Estimates of the gray market's current share of auto sales range from 3% to 10%, depending on the country. Assuming a conservative 5% figure, the total this year could hit about 600,000 vehicles worth roughly $12 billion. The biggest source of gray-market cars is Italy, where more than 10% of the autos sold, or roughly 185,000 this year, end up in other countries, according to the European Automobile Manufacturers Assn. Reimporters also handle cars from the Netherlands and even from countries outside the EU, such as Canada. The major destination is Germany, the strong-currency fortress, where about 330,000 gray-market cars will be sold this year, estimates the German auto dealers association.
There's no question the gray market has benefited consumers while giving fits to traditional dealers and the auto makers. Competition from gray-market cars is forcing dealers to negotiate lower prices. And manufacturers have canceled or delayed planned price hikes to keep their dealer networks competitive with the gray market. "It's costing money from the bottom line," says an executive with one of Europe's largest manufacturers.
Because most of the reimporters are legitimate, the automobile manufacturers' only hope of stopping them is to block renegade dealers from selling to the gray market. Last year, for example, Peugeot asked the European Commission to ban sales to reimporters but was shot down.
Carmakers can, however, still yank a dealer's franchise if he or she has violated a contractual agreement banning sales to reimporters. That happened to a Peugeot dealer in Italy's Valle D'Aosta region who was selling to a Swiss importer. But auto executives admit it's almost impossible to spot and stop these side deals. Besides, with the Italian market down 30% since 1992, most dealers are eager for any business they can get. "If dealers didn't do some gray commerce, many would fold," says Gianni Sandri, manager of a large Volkswagen dealership in the northern town of Desenzano del Garda.
Chrysler Corp. is trying to thwart reimporters by jacking up prices in Italy on models that face limited competition. The Austrian-built Jeep Grand Cherokee, for example, jumped 15.5%, to $44,500, at the start of the 1996 model year. But as many as 20% of those sold in Italy are still ending up elsewhere in Europe. Meanwhile, "We're just pricing so high above everybody else that we're putting our market in Italy in jeopardy," says Robert A. Lutz, Chrysler's president. Indeed, the same model would cost around $30,000 in the U.S.--and Maria Kinshofer's Wrangler would be only about $18,000.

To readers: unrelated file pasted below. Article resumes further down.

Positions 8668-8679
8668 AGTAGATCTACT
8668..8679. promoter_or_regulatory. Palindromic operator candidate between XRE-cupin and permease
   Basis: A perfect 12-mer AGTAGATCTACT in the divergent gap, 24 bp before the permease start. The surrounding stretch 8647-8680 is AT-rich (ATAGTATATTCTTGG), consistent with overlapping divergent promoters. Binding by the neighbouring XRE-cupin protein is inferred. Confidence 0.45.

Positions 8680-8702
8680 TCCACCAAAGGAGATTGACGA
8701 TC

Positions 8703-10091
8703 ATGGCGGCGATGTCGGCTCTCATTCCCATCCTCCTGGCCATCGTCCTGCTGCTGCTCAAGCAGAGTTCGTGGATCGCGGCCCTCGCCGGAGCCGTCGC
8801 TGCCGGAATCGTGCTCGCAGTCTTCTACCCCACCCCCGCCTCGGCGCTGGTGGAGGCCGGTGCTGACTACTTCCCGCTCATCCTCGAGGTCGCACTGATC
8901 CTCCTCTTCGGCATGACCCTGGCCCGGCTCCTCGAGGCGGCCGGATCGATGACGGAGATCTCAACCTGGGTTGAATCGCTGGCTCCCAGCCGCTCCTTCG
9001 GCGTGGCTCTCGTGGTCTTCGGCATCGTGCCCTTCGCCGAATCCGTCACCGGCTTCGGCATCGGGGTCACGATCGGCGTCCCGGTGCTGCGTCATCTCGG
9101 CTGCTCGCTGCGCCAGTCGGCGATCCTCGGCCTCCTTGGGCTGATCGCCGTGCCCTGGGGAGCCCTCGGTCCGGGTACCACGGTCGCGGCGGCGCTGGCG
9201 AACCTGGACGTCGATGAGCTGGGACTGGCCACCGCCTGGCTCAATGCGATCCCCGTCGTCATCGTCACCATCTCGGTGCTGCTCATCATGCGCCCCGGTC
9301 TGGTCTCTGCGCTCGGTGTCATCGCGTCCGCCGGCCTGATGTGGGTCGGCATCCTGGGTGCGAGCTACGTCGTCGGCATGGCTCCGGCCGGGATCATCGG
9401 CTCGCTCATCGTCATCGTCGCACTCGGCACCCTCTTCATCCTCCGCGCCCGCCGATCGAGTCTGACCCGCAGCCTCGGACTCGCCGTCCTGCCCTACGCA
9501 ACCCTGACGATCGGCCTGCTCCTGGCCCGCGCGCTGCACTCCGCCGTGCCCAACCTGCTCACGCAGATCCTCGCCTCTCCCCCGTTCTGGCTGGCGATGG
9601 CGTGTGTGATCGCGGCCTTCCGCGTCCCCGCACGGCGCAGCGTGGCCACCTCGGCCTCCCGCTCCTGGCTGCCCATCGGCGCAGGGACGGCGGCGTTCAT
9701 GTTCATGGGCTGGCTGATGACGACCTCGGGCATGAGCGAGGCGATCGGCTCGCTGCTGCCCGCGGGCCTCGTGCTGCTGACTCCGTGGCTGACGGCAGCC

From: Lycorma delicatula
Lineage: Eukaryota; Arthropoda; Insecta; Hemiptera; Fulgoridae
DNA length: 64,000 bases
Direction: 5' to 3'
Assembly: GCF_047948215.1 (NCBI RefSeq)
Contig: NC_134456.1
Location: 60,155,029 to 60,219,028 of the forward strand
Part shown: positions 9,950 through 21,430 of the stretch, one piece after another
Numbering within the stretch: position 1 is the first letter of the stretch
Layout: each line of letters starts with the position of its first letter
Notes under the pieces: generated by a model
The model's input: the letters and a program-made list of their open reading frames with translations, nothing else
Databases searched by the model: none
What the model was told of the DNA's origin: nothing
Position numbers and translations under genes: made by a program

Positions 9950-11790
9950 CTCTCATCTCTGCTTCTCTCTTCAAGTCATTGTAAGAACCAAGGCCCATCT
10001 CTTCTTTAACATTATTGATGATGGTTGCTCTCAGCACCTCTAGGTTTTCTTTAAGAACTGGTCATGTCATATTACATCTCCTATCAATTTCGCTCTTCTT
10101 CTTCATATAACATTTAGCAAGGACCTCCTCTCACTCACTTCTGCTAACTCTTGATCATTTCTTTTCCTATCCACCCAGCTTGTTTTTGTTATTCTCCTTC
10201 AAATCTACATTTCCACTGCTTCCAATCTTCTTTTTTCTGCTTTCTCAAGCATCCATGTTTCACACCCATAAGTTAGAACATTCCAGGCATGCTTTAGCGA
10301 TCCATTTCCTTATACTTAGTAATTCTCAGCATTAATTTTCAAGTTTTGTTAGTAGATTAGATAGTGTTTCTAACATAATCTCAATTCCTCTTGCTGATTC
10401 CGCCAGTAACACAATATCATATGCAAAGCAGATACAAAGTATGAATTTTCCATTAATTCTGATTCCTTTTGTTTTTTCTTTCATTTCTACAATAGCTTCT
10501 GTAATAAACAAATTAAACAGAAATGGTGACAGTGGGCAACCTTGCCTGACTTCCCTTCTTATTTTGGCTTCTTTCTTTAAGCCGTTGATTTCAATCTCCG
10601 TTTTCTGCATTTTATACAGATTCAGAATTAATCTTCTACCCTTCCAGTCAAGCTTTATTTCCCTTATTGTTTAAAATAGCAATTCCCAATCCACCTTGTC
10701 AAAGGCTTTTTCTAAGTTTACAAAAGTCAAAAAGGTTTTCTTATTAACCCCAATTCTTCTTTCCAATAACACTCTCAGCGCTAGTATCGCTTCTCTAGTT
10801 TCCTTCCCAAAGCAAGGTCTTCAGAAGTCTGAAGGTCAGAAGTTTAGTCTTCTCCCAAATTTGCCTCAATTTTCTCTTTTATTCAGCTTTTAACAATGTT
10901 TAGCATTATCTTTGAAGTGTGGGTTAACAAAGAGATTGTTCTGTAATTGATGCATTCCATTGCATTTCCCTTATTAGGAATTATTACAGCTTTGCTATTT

In the short run, the relatively high inflation rate in Italy and Spain should gradually erase some of the price gaps that now make reimports attractive. But long term, such currency-sparked commerce will probably continue to plague European trade, say economists.
That's why carmakers are strong proponents of pushing through with monetary union, which would eliminate currency swings. European makers of everything from dresses to dishwashers are also seeing their products sucked up into the gray market, and they want monetary
union, too. Many pundits figure, though, that monetary union cannot be achieved by the scheduled deadline of 1999. So when the time comes to replace that Jeep, Maria Kinshofer may get another good deal with Jurgen Binder.
Driving A Golf Through The Gray Market
1. Volkswagen assembles the Golf in Wolfsburg, Germany, and ships it to a VW distributor in Italy, pricing it low to compete locally
2. The distributor sells the car to a franchised VW dealer in a central Italian city such as Florence
3. An independent reimporter buys the Golf from an Italian dealer, and ships it back to Germany
4. A German consumer buys the Golf from a reimporter for $21,900, or $6,400 less than it would cost at a German VW dealership
GRAPHIC BY ALBERTO MENA/BW
JAGUAR XJ SEDAN
LIST PRICE AT GERMAN JAGUAR DEALER $84,400
PRICE AT GRAY-MARKETER AUTO BINDER $59,500
VOLKSWAGEN POLO 45
LIST PRICE AT GERMAN VW DEALER $16,200
PRICE AT GRAY-MARKETER AUTO BINDER $12,700